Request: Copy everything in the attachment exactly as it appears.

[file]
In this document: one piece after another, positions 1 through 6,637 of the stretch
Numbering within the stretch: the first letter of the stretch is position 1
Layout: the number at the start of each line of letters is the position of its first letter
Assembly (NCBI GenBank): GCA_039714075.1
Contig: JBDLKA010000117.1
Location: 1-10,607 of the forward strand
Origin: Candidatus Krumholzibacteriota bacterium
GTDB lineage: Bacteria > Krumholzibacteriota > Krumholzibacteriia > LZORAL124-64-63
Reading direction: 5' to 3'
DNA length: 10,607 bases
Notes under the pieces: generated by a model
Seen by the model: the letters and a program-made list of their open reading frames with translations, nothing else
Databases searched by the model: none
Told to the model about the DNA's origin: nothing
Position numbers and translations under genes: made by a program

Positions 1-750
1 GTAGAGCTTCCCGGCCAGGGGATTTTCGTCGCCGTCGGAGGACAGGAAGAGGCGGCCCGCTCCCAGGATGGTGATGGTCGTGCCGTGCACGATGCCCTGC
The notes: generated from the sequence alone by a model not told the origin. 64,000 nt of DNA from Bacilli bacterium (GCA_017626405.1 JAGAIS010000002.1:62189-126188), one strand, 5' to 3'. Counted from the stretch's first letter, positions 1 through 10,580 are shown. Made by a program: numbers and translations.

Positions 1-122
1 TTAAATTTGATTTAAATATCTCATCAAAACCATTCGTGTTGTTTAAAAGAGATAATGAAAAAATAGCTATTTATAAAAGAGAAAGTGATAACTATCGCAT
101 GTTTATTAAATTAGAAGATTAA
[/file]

In this document: one piece after another, positions 1 through 6,637 of the stretch
Numbering within the stretch: the first letter of the stretch is position 1
Layout: the number at the start of each line of letters is the position of its first letter
Assembly (NCBI GenBank): GCA_039714075.1
Contig: JBDLKA010000117.1
Location: 1-10,607 of the forward strand
Origin: Candidatus Krumholzibacteriota bacterium
GTDB lineage: Bacteria > Krumholzibacteriota > Krumholzibacteriia > LZORAL124-64-63
Reading direction: 5' to 3'
DNA length: 10,607 bases
Notes under the pieces: generated by a model
Seen by the model: the letters and a program-made list of their open reading frames with translations, nothing else
Databases searched by the model: none
Told to the model about the DNA's origin: nothing
Position numbers and translations under genes: made by a program

Positions 1-750
1 GTAGAGCTTCCCGGCCAGGGGATTTTCGTCGCCGTCGGAGGACAGGAAGAGGCGGCCCGCTCCCAGGATGGTGATGGTCGTGCCGTGCACGATGCCCTGC
The notes: generated from the sequence alone by a model not told the origin. 64,000 nt of DNA from Bacilli bacterium (GCA_017626405.1 JAGAIS010000002.1:62189-126188), one strand, 5' to 3'. Counted from the stretch's first letter, positions 1 through 10,580 are shown. Made by a program: numbers and translations.

Positions 1-122
1 TTAAATTTGATTTAAATATCTCATCAAAACCATTCGTGTTGTTTAAAAGAGATAATGAAAAAATAGCTATTTATAAAAGAGAAAGTGATAACTATCGCAT
101 GTTTATTAAATTAGAAGATTAA